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Bookkeepers, also called bookkeeping clerks, are tasked with, in essence, “keeping the books.” This means being responsible for the general ledger and keeping track of income and expenses. Depending on the size of the business, bookkeepers may be involved in managing payroll, preparing invoices, producing financial statements and reports, maintaining the annual budget, or reconciling accounts. While bookkeepers share some similar responsibilities with accountants, bookkeeping is focused much more on transactional data and straightforward analysis.
Given the duties of bookkeepers, they are privy to a host of confidential and sensitive financial records and information. Their work in maintaining the general ledger is key to a business’s accurate financial reporting. Because of the importance and sensitive nature of their work, bookkeeping businesses may be exposed to a variety of risks and liabilities. One small mistake can lead to an unhappy customer who may blame your business and take you to court for damages. It is best for anyone involved in the financial services industry to seek proper safeguards and protection from financial liabilities. For bookkeepers, this is particularly important.
The right insurance coverages can help protect your bookkeeping business from not only the everyday risks of doing business, but also specific risks that bookkeepers may be more susceptible too. It may be a dissatisfied customer who faults your business for financial errors or poor guidance, or it could be an employee of yours who unwittingly gets hacked and exposes a trove of confidential customer information—these scenarios could end up financially crippling your business without the proper insurance policies in place. As a business owner, it’s up to you to make sure that you’ve sufficiently prepared for any worst-case scenario.
You should consider purchasing business insurance for your bookkeeping business if:
- You would like to insure your services and practice against claims of poor performance or errors in your work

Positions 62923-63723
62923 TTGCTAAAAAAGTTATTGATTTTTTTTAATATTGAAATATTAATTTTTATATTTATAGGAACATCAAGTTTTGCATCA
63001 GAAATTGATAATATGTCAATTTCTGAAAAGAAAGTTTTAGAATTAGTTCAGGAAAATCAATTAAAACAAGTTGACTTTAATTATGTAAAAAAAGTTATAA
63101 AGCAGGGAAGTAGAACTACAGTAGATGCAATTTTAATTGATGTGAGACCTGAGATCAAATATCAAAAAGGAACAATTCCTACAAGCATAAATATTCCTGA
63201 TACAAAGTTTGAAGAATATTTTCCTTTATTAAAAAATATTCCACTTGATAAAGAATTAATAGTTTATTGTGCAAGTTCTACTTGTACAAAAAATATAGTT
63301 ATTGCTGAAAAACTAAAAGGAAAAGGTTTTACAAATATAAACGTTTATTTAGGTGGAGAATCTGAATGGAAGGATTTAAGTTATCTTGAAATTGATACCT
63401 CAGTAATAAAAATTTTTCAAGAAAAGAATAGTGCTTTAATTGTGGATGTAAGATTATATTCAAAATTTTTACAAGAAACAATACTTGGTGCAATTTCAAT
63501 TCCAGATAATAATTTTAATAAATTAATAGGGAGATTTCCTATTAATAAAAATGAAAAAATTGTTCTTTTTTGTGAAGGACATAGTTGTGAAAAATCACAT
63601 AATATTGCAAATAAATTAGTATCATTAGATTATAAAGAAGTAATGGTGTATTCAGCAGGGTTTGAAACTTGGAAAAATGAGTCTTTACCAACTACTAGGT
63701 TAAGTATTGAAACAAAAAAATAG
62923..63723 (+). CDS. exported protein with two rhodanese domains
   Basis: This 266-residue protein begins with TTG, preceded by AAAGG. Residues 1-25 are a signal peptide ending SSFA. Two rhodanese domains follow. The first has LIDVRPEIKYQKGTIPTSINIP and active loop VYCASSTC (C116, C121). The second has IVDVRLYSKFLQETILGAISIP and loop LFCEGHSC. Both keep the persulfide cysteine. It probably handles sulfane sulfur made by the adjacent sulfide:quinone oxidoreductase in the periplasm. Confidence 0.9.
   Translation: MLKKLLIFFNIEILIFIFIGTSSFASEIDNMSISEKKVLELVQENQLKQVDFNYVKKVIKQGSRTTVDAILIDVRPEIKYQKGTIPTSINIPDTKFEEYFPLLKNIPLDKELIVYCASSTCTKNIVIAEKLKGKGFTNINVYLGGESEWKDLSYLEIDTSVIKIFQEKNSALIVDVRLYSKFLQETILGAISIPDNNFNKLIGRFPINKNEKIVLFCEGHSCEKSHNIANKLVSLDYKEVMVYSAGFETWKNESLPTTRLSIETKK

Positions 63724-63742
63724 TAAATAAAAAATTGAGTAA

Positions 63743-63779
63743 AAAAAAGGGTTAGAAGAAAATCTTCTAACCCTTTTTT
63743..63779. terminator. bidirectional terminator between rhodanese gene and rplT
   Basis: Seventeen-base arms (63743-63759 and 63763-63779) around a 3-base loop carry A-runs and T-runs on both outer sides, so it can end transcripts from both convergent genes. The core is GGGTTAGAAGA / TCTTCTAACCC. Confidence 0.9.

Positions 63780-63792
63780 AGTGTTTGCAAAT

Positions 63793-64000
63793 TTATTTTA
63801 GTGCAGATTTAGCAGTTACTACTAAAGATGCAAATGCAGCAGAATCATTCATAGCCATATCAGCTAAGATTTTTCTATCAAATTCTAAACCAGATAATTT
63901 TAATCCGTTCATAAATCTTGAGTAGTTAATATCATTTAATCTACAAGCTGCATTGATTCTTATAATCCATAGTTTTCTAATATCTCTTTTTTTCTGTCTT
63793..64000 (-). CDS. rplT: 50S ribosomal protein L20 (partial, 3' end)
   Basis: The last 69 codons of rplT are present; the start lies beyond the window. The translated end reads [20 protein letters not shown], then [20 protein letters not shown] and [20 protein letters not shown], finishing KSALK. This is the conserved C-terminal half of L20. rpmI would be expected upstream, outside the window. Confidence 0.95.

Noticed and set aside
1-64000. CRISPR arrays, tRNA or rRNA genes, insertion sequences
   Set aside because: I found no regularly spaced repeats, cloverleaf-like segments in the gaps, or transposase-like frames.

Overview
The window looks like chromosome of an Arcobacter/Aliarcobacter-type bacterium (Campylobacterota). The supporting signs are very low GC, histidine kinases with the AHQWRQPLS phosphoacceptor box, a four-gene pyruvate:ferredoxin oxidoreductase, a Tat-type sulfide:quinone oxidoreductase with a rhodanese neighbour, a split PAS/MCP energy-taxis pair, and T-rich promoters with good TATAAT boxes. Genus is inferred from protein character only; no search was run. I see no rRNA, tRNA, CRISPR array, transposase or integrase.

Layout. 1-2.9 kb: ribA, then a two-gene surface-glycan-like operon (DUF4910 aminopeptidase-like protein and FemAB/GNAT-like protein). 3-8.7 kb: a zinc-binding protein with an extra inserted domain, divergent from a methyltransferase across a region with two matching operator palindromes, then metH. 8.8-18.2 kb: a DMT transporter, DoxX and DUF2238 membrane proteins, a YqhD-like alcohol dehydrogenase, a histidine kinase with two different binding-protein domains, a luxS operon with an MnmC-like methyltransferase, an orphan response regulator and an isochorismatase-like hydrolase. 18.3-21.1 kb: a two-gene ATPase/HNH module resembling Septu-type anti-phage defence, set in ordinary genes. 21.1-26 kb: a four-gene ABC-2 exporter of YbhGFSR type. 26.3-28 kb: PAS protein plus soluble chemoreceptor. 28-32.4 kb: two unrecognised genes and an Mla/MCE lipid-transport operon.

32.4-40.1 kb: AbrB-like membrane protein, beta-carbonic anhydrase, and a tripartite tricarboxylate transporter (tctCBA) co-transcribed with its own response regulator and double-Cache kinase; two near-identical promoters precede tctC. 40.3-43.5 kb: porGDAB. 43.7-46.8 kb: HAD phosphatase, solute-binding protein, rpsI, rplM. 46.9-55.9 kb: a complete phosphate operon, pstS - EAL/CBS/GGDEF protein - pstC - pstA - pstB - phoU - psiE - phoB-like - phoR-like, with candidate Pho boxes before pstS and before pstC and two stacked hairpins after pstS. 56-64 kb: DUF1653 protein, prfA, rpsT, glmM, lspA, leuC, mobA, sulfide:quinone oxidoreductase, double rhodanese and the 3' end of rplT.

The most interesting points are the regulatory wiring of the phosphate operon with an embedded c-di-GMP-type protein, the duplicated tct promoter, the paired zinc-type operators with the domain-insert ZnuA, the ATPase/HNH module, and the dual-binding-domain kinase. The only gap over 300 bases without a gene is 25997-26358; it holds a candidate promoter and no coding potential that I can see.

- You store customer data like social security numbers of financial statements
- You employ others and provide benefits like health or life insurance
- You lease or own your own office building
- You store valuable equipment or property in your office
- Customers or clients visit your office
What insurance coverage do I need as a bookkeeper?
Below we’ve highlighted some of the most important business insurance coverages boookkeepers should pay attention to, along with a few examples of how these coverages would be applicable to your business.
Professional Liability Insurance
As a bookkeeper, you may, at times, be faced with customers who are unhappy with the work you’ve done for them. They may accuse you of errors in your work or of poor guidance, which ultimately could lead to lawsuits against your business. Professional Liability Insurance, also known as Errors & Omissions Insurance, can protect you from liability created in the performance of your professional duties. If a client perceives that your business has injured them or caused financial losses through your mistakes or negligence, they may sue you and your business, and professional liability insurance can help pay for damages and legal fees. This type of professional liability is usually excluded from a general liability insurance policy.
- Errors/Negligence: Your bookkeeping business firm is hired to keep the general ledger for a small technology company. One of your employees makes an error and accidentally overstates cash reserves. The company, thinking it has the cash reserves necessary, overextends its credit line. When bills comes due, the company is unable to pay and is charged penalties and fees from the bank. The company then sues your firm for damages.
- Lawsuits without merit: Your firm has been hired to be the bookkeeper on record for a small health care organization. While taking stock of the organization’s historical bookkeeping records, you discover that the company has been misreporting revenues for the last three years. You strongly suggest the organization restate their historical financial reporting, but they do not follow your recommendation. Eventually, the organization is sued by its shareholders for misrepresenting its financials. Your business is sued as well, because the shareholders believe the bookkeeper on record should share some responsibility.
Commercial General Liability Insurance